Why might a person not be able to see coloured ink on a whiteboard?
Why might a person, who apparently isn't colour-blind, not be able to see red or green on a whiteboard? What is colour-blindness anyway? We try to find the answer in this Question of the Week. Plus, we ask which is worse for the environment - a few weeks of volcanic eruption or a few weeks of aviation.
In this episode
00:00 - Why can't he see red or green ink on a whiteboard?
Why can't he see red or green ink on a whiteboard?
We put this question to Petroc Sumner of Cardiff University...
To answer the question about the pens on the whiteboard, basically, this doesn't sound to me like a simple case of red, green colour blindness, but it might be a case of red, green colour blindness combined with something else. Basically, in the eye, we have two types of receptor called rods and cones. The rods do night time vision when things are relatively dark and the cones do daytime vision. It's often a misnomer that cones only do colour vision, but they also do light and dark vision during the day when the rods are not active. If you are red/green colour blind, it means that you don't have one type of cone. But that doesn't mean that you can't distinguish any colours and it also means that you should still be able to distinguish things at different lightness. So for example, yellow and brown or grey and white would still be pretty clearly distinguished for you. And because white on a whiteboard is basically the lightest colour, anything that's coloured is normally darker than white which means that even though you might not be able to tell the difference between the red and the green pens, you should be able to tell the difference between the white board and the red and the green pens, because both of the pens will be darker than the white board. So that's why it doesn't sound like it's just a simple case of red, green colour blindness.
Diana - So distinguishing coloured marks from their background shouldn't be a problem. What else could be going on?
Petroc - Having said that, the green and red pens will be less dark than say, a black or a blue pen would be. You can show this actually by doing a little experiment which I just did myself. I wrote red and green writing on my whiteboard, I shut the curtains, made it as dark as possible in the room, turned the lights out, waited until I was accustomed, and then it's clear to me that even though I've now lost my colour vision because I'm seeing with my rods, and not my cones anymore, I can still see both the red and the green writing. But you should also see that the green is less distinct than the red and the red is less distinct than black writing, and that's because both the coloured pens won't be as dark as the black pen. You can then imagine that if you combined this, not having colour vision with say, not being fully able to see the thin lines. So if you squint at these lines for example, you'll probably see that they disappear or I can get the green one to disappear with some kind of squint at it, and that might be sort of simulating if I wasn't wearing my glasses or if I had some other reason in my eye, that I wasn't so sensitive to contrast or to acuity. So that's why maybe a colour blindness associated with something else could mean that you wouldn't be able to see these pens on a whiteboard. The reason a colour blind person wouldn't be able to see a laser pointer on a whiteboard is because it isn't darker than the whiteboard. A laser pointer is adding light to the whiteboard of course, and so, it isn't darker than the whiteboard. It only differs in colour and that's why a colour blind person would have difficulty seeing the red laser pointer on a whiteboard.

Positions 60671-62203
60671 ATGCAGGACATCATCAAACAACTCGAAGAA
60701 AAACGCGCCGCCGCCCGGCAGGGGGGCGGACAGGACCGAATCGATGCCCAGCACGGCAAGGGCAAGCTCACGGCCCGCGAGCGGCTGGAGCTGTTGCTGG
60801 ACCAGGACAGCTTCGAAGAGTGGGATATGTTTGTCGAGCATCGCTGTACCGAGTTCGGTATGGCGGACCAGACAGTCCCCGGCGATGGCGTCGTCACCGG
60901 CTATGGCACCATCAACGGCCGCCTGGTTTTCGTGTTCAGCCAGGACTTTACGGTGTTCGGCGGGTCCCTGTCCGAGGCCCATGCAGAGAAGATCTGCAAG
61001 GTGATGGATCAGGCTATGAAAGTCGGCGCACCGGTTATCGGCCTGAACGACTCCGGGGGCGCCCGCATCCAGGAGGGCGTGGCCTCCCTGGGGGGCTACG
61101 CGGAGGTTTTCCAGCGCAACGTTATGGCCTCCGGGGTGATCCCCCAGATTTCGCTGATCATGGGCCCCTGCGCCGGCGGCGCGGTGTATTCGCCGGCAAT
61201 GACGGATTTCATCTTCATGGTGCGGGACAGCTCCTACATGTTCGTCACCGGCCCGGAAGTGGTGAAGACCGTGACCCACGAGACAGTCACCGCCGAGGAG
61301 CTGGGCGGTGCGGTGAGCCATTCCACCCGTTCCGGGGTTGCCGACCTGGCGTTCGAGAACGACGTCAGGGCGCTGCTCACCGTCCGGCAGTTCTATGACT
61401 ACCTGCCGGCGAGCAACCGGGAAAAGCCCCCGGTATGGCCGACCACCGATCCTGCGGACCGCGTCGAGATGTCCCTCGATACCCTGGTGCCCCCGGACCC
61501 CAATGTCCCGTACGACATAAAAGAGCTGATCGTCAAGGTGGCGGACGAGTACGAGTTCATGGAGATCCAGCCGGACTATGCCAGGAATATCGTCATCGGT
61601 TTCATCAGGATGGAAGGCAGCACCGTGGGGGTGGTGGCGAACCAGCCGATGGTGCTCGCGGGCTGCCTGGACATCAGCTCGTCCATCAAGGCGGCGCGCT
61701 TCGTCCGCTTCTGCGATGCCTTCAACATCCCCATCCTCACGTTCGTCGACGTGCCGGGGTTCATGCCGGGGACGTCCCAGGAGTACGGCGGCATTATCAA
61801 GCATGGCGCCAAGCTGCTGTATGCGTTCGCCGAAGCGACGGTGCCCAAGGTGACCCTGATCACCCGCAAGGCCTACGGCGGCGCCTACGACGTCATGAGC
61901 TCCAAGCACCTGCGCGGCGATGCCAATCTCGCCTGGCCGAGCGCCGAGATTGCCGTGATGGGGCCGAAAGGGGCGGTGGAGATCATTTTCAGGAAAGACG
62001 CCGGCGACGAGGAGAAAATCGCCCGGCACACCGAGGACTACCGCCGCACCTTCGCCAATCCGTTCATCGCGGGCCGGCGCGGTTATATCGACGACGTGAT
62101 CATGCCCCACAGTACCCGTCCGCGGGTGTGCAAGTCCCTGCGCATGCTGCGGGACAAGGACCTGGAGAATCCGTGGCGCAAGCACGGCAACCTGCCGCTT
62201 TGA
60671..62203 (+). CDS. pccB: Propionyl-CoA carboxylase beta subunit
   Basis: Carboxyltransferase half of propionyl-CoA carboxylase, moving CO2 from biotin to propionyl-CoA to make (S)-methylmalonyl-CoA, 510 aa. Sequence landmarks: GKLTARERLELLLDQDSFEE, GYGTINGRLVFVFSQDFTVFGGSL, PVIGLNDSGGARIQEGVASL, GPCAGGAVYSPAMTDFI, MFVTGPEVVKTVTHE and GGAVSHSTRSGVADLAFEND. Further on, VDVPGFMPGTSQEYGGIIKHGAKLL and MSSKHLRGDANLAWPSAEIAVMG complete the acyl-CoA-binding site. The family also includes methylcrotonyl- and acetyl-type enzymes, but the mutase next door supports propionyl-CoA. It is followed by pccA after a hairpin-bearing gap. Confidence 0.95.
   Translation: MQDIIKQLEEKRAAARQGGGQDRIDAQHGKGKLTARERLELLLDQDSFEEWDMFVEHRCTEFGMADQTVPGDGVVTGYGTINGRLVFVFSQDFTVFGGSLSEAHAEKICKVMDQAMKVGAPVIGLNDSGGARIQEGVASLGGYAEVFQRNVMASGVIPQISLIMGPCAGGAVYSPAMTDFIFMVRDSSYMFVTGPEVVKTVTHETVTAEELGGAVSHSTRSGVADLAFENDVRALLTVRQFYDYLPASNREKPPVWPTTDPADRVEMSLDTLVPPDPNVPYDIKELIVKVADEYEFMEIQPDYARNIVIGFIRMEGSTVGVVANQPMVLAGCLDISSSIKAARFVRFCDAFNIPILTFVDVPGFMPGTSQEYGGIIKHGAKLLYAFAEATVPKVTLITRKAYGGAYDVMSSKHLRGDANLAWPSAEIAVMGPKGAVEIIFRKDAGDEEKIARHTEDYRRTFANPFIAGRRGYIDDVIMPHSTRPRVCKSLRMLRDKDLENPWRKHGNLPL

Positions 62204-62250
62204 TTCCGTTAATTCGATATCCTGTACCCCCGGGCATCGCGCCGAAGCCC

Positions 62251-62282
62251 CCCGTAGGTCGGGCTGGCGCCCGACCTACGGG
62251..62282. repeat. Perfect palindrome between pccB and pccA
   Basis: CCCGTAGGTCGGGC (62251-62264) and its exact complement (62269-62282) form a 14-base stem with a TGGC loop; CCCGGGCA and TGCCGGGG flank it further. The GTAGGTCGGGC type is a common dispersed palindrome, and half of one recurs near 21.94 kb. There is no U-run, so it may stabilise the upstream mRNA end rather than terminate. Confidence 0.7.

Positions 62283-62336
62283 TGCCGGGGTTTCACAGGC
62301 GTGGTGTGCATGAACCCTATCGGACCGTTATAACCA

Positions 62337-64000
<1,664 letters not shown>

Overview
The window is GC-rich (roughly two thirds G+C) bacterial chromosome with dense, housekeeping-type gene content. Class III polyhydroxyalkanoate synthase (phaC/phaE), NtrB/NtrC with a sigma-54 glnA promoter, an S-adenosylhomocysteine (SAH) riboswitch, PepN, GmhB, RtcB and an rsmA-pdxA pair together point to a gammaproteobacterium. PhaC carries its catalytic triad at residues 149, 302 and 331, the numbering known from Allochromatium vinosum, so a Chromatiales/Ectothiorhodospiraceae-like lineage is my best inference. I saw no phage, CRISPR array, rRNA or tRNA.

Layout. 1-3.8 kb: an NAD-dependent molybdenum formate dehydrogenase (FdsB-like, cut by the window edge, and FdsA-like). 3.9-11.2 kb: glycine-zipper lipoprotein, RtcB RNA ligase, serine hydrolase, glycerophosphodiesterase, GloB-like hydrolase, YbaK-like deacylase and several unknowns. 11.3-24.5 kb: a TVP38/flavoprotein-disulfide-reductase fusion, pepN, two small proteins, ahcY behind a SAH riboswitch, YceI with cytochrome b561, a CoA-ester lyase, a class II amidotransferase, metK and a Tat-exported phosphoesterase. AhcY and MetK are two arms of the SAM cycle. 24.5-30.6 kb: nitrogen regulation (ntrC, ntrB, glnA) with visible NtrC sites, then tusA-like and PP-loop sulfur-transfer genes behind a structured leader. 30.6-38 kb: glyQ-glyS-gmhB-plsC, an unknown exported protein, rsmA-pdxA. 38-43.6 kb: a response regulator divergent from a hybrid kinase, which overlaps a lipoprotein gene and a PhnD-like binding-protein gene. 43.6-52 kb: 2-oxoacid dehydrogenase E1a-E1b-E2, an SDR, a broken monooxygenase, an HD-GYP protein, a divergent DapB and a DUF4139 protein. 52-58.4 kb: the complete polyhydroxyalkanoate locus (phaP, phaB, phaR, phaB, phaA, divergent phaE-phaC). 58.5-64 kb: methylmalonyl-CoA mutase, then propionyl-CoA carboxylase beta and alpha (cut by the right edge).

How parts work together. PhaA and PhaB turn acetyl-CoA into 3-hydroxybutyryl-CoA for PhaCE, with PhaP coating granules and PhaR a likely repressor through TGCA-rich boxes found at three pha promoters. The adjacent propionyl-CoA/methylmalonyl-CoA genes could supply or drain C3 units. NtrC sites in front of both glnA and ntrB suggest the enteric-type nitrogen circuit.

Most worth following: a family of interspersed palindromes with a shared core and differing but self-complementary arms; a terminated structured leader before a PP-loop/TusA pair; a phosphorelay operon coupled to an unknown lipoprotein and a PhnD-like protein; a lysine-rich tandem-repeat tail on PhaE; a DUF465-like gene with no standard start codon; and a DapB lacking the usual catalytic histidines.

Diana - Colour blindness occurs when certain types of cones in the eyes aren't present, but the person in the question sounds as if he had some cones. Perhaps it's more of an issue with detecting differences in luminosity or the brightness of surfaces.